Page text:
The reason this topic is important is two-fold. Firstly, as authors note: “In many growth models, economic growth arises from people creating ideas, and the long-run growth rate is the product of two terms: the effective number of researchers and their research productivity.” But, secondly, the issue is important because we have been talking in recent years about self-perpetuating virtuous cycles of innovation:
- Clusters of innovation engendering more innovation;
- Growth in ‘knowledge capital’ or ‘knowledge economies’ becoming self-sustaining; and
- Expansion of AI and other ‘learning’ fields leading to exponential growth in knowledge (remember, even the Big Data was supposed to trigger this).
So what do the authors find?
“We present a wide range of evidence from various industries, products, and firms showing that research effort is rising substantially while research productivity is declining sharply.” In other words, there is no evidence of self-sustained improvements in research productivity or in the knowledge economies.
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Worse, there is a diminishing marginal returns in technology, just as there is the same for every industry or sector of the economy: “A good example is Moore’s Law. The number of researchers required today to achieve the famous doubling every two years of the density of computer chips is more than 18 times larger than the number required in the early 1970s. Across a broad range of case studies at various levels of (dis)aggregation, we find that ideas — and in particular the exponential growth they imply — are getting harder and harder to find. Exponential growth results from the large increases in research effort that offset its declining productivity.”
We are on the extensive margin when it comes to knowledge creation and innovation, which – to put it differently – makes ‘innovation-based economies’ equivalent to ‘coal mining’ ones: to achieve the next unit of growth these economies require an ever increasing input of resources.
Computers are not the only sector where the authors find this bleak reality. “We consider detailed microeconomic evidence on idea production functions, focusing on places where we can get the best measures of both the output of ideas and the inputs used to produce them. In addition to Moore’s Law, our case studies include agricultural productivity (corn, soybeans, cotton, and wheat) and medical innovations. Research productivity for seed yields declines at about 5% per year. We find a similar rate of decline when studying the mortality improvements associated with cancer and heart disease.” And more: “We find substantial heterogeneity across firms, but research productivity is declining in more than 85% of our sample. Averaging across firms, research productivity declines at a rate of around 10% per year.”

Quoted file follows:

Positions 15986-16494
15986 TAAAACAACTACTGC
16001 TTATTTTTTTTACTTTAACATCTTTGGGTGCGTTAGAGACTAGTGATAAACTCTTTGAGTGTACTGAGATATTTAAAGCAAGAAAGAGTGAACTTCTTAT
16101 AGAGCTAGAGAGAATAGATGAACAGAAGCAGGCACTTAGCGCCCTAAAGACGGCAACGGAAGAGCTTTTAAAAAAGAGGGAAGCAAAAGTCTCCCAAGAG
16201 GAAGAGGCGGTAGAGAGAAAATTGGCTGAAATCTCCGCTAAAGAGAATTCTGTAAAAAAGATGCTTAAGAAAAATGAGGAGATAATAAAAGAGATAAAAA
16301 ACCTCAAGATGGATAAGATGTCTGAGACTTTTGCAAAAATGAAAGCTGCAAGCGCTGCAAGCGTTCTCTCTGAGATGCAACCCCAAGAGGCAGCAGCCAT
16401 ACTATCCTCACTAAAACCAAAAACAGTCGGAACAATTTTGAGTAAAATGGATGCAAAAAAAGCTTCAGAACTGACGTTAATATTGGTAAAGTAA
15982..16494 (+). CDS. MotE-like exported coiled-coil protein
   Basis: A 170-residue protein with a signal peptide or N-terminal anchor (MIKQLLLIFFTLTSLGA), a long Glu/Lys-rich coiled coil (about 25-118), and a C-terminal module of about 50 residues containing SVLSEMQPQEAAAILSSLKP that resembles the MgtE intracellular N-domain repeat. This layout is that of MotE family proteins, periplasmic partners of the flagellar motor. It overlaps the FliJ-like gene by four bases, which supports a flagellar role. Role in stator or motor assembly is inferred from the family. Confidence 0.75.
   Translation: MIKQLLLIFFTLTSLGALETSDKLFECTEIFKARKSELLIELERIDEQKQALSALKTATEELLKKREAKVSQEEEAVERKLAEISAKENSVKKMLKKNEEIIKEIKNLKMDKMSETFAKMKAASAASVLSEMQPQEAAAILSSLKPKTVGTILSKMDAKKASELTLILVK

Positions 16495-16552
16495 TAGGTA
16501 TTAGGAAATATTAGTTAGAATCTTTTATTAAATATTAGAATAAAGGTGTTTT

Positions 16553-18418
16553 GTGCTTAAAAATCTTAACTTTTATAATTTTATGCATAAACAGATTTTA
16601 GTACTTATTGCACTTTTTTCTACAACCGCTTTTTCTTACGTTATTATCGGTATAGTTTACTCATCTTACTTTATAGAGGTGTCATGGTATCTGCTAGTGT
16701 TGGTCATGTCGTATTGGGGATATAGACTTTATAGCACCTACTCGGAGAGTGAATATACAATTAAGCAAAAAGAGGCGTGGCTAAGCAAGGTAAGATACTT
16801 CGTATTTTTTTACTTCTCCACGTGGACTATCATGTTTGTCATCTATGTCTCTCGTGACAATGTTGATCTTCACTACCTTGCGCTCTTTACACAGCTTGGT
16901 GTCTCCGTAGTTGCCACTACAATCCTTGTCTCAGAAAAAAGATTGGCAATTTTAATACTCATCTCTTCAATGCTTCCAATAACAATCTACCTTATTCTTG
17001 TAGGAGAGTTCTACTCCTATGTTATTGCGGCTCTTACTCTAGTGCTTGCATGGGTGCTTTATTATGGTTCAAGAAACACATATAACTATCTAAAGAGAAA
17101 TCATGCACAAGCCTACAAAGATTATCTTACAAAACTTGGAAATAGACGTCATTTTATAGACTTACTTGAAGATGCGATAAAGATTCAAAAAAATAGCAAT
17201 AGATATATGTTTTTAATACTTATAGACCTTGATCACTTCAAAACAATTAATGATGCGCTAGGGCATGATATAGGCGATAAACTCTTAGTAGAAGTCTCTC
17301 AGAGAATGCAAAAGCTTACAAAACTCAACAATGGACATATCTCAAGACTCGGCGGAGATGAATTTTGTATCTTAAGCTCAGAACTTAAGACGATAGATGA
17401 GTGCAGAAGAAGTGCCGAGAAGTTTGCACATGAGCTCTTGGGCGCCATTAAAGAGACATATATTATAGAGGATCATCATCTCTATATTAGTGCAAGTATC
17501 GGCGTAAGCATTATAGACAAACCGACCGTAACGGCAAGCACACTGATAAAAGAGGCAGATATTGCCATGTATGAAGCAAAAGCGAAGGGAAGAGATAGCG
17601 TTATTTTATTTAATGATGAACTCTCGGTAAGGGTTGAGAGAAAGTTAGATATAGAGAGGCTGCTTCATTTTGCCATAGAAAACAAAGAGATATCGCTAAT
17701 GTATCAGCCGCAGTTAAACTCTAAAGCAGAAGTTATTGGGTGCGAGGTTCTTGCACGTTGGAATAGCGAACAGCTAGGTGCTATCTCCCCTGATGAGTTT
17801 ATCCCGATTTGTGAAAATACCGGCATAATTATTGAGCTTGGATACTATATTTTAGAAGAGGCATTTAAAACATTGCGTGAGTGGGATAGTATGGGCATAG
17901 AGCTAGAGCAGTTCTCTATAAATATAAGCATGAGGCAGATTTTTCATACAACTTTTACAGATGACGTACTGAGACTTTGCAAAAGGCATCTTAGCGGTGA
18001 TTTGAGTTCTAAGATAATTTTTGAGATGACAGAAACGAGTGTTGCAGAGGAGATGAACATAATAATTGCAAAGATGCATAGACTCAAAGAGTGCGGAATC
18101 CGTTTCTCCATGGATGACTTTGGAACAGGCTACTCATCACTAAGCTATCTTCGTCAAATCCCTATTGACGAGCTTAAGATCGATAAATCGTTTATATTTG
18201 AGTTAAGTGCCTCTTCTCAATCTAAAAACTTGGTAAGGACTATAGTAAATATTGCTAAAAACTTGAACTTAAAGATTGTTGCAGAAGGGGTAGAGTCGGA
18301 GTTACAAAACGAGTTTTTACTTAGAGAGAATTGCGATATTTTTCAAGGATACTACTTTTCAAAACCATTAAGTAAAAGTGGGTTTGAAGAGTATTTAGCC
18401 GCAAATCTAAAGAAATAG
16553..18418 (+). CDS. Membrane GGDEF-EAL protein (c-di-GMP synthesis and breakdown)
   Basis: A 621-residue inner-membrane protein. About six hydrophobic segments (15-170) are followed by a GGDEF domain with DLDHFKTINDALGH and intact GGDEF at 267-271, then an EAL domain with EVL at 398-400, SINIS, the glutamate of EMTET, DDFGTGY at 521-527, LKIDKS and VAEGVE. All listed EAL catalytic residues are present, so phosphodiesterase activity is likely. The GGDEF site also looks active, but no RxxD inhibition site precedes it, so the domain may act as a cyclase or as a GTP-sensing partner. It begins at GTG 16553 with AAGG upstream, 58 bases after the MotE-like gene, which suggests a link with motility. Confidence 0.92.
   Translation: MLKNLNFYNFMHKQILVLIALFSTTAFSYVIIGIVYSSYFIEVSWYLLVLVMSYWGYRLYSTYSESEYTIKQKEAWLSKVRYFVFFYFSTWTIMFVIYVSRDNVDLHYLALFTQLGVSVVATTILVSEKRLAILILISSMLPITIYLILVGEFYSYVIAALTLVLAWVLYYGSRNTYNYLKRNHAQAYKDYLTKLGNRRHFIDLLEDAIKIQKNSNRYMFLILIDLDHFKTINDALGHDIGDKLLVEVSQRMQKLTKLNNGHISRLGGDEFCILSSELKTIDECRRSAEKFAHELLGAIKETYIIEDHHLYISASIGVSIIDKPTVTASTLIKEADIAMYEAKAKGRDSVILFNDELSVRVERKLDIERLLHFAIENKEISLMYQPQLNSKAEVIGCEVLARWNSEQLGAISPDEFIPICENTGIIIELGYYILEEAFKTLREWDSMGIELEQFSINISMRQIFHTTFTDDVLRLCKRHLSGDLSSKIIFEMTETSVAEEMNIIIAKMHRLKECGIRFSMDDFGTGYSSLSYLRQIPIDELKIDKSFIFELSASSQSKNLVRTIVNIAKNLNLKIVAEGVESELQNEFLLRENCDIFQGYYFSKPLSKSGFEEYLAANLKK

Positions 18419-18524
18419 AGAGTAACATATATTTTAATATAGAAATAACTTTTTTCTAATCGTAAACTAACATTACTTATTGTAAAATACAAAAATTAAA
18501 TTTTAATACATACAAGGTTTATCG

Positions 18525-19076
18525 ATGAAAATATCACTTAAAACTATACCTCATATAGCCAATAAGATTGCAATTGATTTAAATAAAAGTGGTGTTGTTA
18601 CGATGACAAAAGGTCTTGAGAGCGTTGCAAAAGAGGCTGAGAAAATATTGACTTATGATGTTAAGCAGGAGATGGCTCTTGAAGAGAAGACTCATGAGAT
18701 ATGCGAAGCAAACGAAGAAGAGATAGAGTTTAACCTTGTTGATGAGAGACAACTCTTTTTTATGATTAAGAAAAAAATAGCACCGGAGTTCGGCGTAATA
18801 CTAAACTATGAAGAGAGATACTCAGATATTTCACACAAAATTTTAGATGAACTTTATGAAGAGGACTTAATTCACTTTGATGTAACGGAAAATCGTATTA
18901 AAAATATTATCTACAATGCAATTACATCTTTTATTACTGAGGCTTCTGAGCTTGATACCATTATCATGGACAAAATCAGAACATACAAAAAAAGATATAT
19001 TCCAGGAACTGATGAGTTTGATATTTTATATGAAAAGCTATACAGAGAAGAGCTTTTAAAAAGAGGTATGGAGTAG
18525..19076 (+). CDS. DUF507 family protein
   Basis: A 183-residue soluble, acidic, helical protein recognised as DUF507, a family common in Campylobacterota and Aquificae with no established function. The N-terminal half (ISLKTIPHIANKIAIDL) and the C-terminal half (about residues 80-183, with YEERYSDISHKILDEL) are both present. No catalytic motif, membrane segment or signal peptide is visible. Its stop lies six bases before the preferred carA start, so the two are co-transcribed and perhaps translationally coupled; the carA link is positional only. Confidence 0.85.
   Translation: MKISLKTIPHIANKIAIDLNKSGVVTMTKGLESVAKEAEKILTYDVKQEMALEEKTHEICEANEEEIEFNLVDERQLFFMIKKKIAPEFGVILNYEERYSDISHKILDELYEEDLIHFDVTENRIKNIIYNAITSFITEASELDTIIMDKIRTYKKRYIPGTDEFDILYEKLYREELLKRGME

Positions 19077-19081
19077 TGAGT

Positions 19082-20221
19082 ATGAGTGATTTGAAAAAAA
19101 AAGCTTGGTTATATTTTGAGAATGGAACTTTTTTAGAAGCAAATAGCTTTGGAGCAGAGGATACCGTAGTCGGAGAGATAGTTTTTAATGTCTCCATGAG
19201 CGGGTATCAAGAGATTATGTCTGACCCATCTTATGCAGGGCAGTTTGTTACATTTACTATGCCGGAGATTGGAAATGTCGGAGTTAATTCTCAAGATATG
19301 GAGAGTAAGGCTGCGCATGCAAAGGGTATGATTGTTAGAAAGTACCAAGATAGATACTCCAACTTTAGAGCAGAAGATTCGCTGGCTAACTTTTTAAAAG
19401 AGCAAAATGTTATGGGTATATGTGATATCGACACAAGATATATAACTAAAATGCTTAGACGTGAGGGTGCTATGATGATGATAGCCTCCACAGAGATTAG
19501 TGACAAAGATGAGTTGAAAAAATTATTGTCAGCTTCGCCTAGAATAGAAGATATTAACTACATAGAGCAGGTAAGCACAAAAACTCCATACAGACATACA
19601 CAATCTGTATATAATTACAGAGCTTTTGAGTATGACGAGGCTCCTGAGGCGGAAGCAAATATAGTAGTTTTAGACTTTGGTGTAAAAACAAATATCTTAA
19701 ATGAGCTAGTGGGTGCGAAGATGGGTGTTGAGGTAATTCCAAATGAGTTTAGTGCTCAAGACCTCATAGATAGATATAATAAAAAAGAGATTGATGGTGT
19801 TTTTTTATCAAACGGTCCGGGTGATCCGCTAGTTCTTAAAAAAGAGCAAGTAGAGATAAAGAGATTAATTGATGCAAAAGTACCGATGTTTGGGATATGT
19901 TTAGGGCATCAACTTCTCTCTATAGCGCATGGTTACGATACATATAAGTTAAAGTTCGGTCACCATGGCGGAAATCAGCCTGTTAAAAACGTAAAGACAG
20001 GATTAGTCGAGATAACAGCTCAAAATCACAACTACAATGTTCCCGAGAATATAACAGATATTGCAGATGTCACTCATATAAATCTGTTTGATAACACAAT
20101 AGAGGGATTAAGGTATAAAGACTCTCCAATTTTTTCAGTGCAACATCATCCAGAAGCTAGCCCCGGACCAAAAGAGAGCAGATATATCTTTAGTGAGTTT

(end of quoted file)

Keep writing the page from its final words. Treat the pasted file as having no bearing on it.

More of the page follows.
This is really bad news. In recent years, we have seen declines in labor productivity and capital productivity, and TFP (the residual measuring technological productivity). Now, knowledge productivity is falling too. There is literally no input into production function one can think of that can be measured and is not showing a decline in productivity.
The ugly facts presented in the paper reach across the entire U.S. economy: “Perhaps research productivity is declining sharply within every particular case that we look at and yet not declining for the economy as a whole. While existing varieties run into diminishing returns, perhaps new varieties are always being invented to stave this off. We consider this possibility by taking it to the extreme. Suppose each variety has a productivity that cannot be improved at all, and instead aggregate growth proceeds entirely by inventing new varieties. To examine this case, we consider research productivity for the economy as a whole. We once again find that it is declining sharply: aggregate growth rates are relatively stable over time, while the number of researchers has risen enormously. In fact, this is simply another way of looking at the original point of Jones (1995), and for this reason, we present this application first to illustrate our methodology. We find that research productivity for the aggregate U.S. economy has declined by a factor of 41 since the 1930s, an average decrease of more than 5% per year.”
This evidence further confirms the supply side of the secular stagnation thesis. Technological revolution has been slowing down over recent decades (not recent years) and we are clearly past the peak of the TFP growth of the 1940s, and the local peak of the 1990s (the ‘fourth wave’ of technological revolution).